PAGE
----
First, a note about the names. Nathan Hale was a soldier and spy during the U.S. Revolutionary War who was executed by the British in 1776. Nathan Hale is (also) an author and cartoonist who was born in 1976, and who wrote and illustrated this book. The story begins on September 22, 1976, as the spy Hale is about to be executed by hanging. However, it’s revealed that he was (at some point) swallowed by a giant history book and has mystical powers of telling the future. Like you do. So he’s granted a stay of execution to tell his captors a story about the Civil War.
I know it sounds completely bizarre. And honestly I find the whole impending execution part somewhat distressing. If he’d been hanged at the end, I wouldn’t be recommending this for children! Instead, he’s asked for another story, allowing the reader the fiction that he could keep going forever. And the stories he tells are hilarious. The personalities Hale depicts for so many of these historical figures are probably way over the top, but it makes the stories entertaining and compelling. Even if you have no interest in Civil War history, give this a whirl. After we read this, we read One Dead Spy, which is the first book from this series, and we really enjoyed it too.
But my other favorite is…
Nathan Hale’s Hazardous Tales: The Underground Abductor by Nathan Hale
The story of Harriet Tubman, born enslaved, who would go on to lead numerous African-Americans to freedom – as well as serve as a spy against the Confederate Army. Hale isn’t afraid to use humor, and portray Tubman as a real person instead of an inaccessible icon. A real person who could totally kick your ass.
Hale doesn’t sugarcoat slavery for the sake of keeping the story light, which I totally respect. This was a great book in our house for building on picture books we’d read about slavery when my son was younger. I’m for any book that gets kids to joyfully celebrate heroes like Tubman.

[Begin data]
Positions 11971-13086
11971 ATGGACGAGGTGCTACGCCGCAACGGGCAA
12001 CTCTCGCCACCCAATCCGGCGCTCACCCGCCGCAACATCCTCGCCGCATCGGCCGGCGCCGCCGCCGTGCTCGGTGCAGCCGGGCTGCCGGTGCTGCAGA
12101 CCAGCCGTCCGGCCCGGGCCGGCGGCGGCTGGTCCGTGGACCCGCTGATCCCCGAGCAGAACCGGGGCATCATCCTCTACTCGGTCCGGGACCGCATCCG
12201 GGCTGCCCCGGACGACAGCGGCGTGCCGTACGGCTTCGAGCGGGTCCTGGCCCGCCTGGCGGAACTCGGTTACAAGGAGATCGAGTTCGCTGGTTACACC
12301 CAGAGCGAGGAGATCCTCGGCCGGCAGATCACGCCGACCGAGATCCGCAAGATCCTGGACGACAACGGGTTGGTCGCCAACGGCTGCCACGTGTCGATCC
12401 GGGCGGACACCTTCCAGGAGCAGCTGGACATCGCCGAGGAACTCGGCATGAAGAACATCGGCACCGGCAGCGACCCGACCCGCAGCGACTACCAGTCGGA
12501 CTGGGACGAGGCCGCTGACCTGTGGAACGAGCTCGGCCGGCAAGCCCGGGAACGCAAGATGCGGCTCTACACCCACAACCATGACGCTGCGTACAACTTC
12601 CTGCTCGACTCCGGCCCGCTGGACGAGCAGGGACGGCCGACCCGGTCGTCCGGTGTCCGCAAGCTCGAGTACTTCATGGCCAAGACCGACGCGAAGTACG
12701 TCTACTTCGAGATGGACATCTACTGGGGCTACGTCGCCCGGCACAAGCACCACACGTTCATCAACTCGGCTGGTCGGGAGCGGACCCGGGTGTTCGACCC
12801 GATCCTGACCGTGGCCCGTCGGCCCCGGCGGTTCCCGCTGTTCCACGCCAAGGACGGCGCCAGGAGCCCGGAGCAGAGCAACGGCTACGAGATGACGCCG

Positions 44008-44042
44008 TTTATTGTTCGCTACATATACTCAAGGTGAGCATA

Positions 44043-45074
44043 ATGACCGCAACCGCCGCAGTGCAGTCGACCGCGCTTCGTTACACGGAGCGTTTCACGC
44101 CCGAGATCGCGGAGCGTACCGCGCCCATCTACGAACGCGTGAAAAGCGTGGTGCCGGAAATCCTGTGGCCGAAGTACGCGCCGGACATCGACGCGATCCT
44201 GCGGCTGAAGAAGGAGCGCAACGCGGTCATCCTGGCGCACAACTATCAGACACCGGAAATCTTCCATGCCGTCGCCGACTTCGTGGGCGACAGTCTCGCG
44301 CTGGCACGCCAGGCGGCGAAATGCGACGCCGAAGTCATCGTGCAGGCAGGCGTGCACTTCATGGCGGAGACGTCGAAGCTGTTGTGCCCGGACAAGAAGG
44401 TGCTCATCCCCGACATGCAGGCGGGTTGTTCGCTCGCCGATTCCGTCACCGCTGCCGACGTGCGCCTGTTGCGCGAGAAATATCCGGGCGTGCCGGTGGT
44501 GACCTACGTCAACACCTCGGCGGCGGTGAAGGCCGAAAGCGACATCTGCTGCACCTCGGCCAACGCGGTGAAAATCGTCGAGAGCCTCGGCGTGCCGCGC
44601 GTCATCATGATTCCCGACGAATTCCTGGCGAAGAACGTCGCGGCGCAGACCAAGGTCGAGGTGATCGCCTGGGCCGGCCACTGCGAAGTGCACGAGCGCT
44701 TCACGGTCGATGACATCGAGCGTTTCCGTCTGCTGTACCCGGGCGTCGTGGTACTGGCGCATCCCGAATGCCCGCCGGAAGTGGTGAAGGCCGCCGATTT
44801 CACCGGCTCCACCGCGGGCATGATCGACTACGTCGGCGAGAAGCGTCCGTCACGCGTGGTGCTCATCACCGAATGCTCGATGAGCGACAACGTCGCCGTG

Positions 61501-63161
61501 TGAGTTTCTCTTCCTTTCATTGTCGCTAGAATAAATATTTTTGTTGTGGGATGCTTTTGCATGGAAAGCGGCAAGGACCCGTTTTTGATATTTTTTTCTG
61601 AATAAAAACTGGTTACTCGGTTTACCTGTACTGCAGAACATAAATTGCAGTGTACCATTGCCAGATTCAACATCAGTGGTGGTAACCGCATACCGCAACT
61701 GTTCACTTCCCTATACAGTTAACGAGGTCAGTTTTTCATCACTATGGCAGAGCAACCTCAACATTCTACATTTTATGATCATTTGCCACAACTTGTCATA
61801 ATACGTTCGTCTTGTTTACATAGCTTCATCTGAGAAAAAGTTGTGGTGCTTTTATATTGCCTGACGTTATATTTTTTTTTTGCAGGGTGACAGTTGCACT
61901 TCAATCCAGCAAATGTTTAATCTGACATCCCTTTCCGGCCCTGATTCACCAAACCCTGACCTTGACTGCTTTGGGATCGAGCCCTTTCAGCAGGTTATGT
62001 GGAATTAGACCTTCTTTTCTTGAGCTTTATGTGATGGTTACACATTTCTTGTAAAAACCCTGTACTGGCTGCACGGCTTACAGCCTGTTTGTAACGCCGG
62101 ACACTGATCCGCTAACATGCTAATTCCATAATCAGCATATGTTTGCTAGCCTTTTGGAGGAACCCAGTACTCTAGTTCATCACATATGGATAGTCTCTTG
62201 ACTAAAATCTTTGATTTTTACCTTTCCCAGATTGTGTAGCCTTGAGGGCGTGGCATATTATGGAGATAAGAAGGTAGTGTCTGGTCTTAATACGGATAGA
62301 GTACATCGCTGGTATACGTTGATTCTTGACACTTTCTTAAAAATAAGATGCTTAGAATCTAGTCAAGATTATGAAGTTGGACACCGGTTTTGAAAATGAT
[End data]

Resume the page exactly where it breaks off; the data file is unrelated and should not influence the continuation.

We usually avoid wordless books for “reading” with kids because we’re lazy. But I broke my rule, and I’m glad I did. I saw Ojingogo described as a “dreamscape” somewhere and that feels about right to me. A girl and a squid have adventures with robots, walking cameras, strange creatures and animals, all rendered in delicate, detailed line drawings with some soft shading. Gorgeous book. My son comes back to it over and over, and gets more out of it every time.
May be a little bit too creepy for sensitive kids, but it’s perceived as whimsical in our house.
Operatic by Kyo Maclear
“It’s almost the end of middle school, and Charlie has to find her perfect song for a music class assignment. The class learns about a different style of music each day, from hip-hop to metal to disco, but it’s hard for Charlie to concentrate when she can’t stop noticing her classmate Emile, or wondering about Luka, who hasn’t been to school in weeks. On top of everything, she has been talked into participating in an end-of-year performance with her best friends.
Then, the class learns about opera, and Charlie discovers the music of Maria Callas. The more she learns about Maria’s life, the more Charlie admires her passion for singing and her ability to express herself fully through her music. Can Charlie follow the example of the ultimate diva, Maria Callas, when it comes to her own life?”
Over the Wall, by Peter Wartman.
A young girl lives outside a walled-up city. Boys go in as a rite of passage, but her brother didn’t come back out. She’s forgotten his name, but she’s determined not to lose him, even if it means fighting the magic inside the city with the help of a talking demon. The story is compelling, and the art is lovely. It’s amazing what Wartman can do with such a limited palette. We bought this for ourselves and really liked it, then handed it to my son and he was smitten too. I can’t wait for the sequel, which is being published first as a webcomic.
Penny Dora and the Wishing Box by Michael Stock, with art by Sina Grace.